Then we go down into the dregs of the small little lower classes, those who have side jobs, particularly women, like strippers and barmaids. When we are looking at men in this social environment we are dealing with small little tiny criminals who are committing petty crimes everyday like stealing cell phones and mugging old ladies. There are factories here and there but always on the other side of this social road. This makes this exploration so ONE-sided that it becomes like exotic if not circumstantially negligible, just like some kind of setting for the story that goes on and on without any end, losing itself in the meanders of this social exploration.
Then of course you will only know the truth in the very last ten pages. But you are and I guess you should be bothered by the pattern of three suspects. This trinity, this triad, this triplet is a mental form that works very well with a post-Christian reader. I was hoping a fourth one, a fourth solution to get out of this mental unspiritual alienation of seeing things through the eyes of a devilish tritone that sounds unbalanced, false, artificial, awkward, but the promise of a fourth element in the last twenty pages or so is betrayed and turned into some ridiculous assumption. Reader! Reader! How dumb you are! Robert Galbraith is a fully developed post-Christian addict and cannot get out of his triple broken vinyl records. And do not believe it is the only triplet in the novel. The novel is a complete and absolute network, or plainly fishing net, of triple triolet-ic triads. Robin and her two parents. Robin and her lover and her boss. Cormoran and his lover and his secretary. Cormoran and his present lover and his previous partner he has to divorce. Matthew and his two parents. Cormoran, Robin and of course the third sidekicks Shanker. Cormoran and his two competing Scotland Yard detectives, Wardle and Carver, and when Wardle is out because of family bereavement, and Carver is out because of his narrow-minded incompetence, then two more are brought into the picture, a younger one and an older one to deal with the scandalous and infamous Cormoran.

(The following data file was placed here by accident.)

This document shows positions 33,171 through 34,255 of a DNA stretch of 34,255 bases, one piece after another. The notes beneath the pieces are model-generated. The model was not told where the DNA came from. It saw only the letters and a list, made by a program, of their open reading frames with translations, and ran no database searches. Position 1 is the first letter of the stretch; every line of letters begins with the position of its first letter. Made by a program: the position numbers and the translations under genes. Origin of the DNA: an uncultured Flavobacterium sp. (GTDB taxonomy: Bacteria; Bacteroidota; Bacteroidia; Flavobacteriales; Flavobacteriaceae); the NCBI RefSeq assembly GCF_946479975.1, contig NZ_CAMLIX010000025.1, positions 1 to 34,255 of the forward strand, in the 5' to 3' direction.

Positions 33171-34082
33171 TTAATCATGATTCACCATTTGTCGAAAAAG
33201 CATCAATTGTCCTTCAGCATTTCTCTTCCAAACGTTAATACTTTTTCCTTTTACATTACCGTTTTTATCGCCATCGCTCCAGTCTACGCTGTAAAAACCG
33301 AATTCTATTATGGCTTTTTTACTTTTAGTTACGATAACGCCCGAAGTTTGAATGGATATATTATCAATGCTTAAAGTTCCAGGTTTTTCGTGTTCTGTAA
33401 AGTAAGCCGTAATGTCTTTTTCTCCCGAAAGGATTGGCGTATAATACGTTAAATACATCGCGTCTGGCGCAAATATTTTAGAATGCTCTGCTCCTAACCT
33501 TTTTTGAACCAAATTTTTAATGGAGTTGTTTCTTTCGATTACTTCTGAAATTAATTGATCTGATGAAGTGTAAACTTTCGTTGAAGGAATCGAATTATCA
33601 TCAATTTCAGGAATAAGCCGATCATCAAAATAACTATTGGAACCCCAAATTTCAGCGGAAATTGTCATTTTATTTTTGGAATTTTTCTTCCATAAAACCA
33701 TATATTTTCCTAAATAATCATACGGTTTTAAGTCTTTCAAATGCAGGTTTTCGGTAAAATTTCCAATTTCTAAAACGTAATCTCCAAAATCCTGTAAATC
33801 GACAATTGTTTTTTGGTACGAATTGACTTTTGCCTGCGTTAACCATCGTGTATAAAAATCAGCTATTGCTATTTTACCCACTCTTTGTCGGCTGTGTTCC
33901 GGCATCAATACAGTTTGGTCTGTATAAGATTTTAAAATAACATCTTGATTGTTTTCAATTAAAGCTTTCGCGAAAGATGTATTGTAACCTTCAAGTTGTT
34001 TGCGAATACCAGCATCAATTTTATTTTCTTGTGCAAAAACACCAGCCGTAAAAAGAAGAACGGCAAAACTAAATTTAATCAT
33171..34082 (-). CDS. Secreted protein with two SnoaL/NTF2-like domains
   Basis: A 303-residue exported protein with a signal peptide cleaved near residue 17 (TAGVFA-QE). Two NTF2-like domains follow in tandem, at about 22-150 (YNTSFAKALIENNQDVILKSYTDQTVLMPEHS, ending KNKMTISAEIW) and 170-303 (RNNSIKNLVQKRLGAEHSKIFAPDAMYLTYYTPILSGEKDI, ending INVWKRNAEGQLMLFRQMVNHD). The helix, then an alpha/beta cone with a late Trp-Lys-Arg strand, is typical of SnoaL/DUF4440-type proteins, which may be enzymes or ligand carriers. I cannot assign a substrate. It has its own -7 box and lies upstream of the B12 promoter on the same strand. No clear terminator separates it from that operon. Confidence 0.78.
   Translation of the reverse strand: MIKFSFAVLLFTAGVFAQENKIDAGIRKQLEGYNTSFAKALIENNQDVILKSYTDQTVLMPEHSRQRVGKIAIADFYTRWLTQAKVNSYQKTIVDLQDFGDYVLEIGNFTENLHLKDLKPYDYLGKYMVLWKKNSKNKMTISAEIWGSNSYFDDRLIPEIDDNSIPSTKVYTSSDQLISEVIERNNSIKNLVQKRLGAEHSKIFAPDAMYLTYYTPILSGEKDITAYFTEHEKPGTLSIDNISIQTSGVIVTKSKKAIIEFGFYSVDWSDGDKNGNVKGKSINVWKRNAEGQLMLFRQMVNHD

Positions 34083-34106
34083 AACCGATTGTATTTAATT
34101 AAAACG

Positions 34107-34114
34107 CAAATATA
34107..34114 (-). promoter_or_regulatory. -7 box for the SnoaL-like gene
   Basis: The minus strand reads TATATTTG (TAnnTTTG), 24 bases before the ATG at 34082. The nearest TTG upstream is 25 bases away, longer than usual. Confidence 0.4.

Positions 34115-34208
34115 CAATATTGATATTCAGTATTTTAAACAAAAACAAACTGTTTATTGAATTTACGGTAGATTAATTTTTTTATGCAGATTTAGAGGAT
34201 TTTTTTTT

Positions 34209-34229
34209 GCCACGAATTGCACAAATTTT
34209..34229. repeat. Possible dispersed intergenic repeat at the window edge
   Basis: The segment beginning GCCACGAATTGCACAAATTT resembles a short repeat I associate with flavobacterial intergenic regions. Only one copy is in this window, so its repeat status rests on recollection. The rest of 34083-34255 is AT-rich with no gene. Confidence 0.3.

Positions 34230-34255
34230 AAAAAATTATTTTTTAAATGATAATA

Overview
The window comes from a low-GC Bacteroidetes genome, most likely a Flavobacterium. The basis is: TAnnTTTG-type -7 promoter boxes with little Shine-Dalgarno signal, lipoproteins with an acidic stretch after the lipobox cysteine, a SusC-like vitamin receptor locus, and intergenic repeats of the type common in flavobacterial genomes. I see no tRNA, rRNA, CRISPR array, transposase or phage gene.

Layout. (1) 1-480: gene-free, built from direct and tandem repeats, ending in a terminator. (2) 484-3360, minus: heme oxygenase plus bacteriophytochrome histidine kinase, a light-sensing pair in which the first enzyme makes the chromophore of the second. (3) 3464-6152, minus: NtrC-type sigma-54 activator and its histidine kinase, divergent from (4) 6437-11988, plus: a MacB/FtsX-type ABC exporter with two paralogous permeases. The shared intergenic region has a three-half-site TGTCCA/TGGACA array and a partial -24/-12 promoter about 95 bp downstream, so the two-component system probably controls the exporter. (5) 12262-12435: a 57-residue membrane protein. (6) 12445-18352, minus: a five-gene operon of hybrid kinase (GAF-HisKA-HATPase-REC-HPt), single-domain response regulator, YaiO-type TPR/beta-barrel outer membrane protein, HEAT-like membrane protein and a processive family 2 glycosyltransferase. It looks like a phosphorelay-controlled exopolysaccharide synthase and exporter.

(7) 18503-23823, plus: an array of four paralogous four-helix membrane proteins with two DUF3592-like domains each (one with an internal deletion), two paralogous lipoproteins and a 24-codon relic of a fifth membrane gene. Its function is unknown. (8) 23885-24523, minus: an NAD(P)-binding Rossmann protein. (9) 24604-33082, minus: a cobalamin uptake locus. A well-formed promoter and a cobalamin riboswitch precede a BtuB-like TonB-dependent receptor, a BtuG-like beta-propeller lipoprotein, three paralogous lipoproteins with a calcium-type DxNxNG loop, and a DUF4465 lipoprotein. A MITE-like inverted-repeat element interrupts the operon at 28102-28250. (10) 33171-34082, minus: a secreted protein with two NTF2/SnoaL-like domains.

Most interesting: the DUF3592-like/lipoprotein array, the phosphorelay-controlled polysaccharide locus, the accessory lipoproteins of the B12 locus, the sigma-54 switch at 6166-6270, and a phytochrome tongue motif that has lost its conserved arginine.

So what’s left after this enormous hefty and heavy social exploration of so many things, and yet systematically reduced to some limited elements instead of taking the whole picture, and yet what’s more cast in the mold of a ternary routine, absolute colorless form that comes from so far away that it becomes humdrum and so unnatural. The various amaryllises I have in front of my window are all coming from the same original bulb and yet one bloomed a triple flower, and another one is blooming a fourfold flower right now. But do not think you will read that thriller in one trip to Edinburgh, maybe if you start in Madrid, but not if you start from London. Or if you do you will have skipped many pages to only capture the thrilling story and neglect all the social exploration episodes, which is fast reading for sure but bad reading at the same time.
Have a good trip to northern England and the industrial dregs of society that voted for Brexit and will be the first victims of it with inflation. But of course the fact that student loans will see their interest rates jump from just over four percent to just over six percent in September 2017 will not make these Brexit supporters cry since they are working class and their children do not go to college or university. They go to unqualified or low qualified industrial jobs, as long as the robots haven’t taken these jobs over and that will happen within five years. Then they will invent ROBOTEXIT to protect their slavery because a well fed slave is happy and does not require any real change, rather they request sticking back to the old order. And that’s the flavor you will get out of this novel. Back to basics, even if basics are déjà vu.
Dr. Jacques COULARDEAU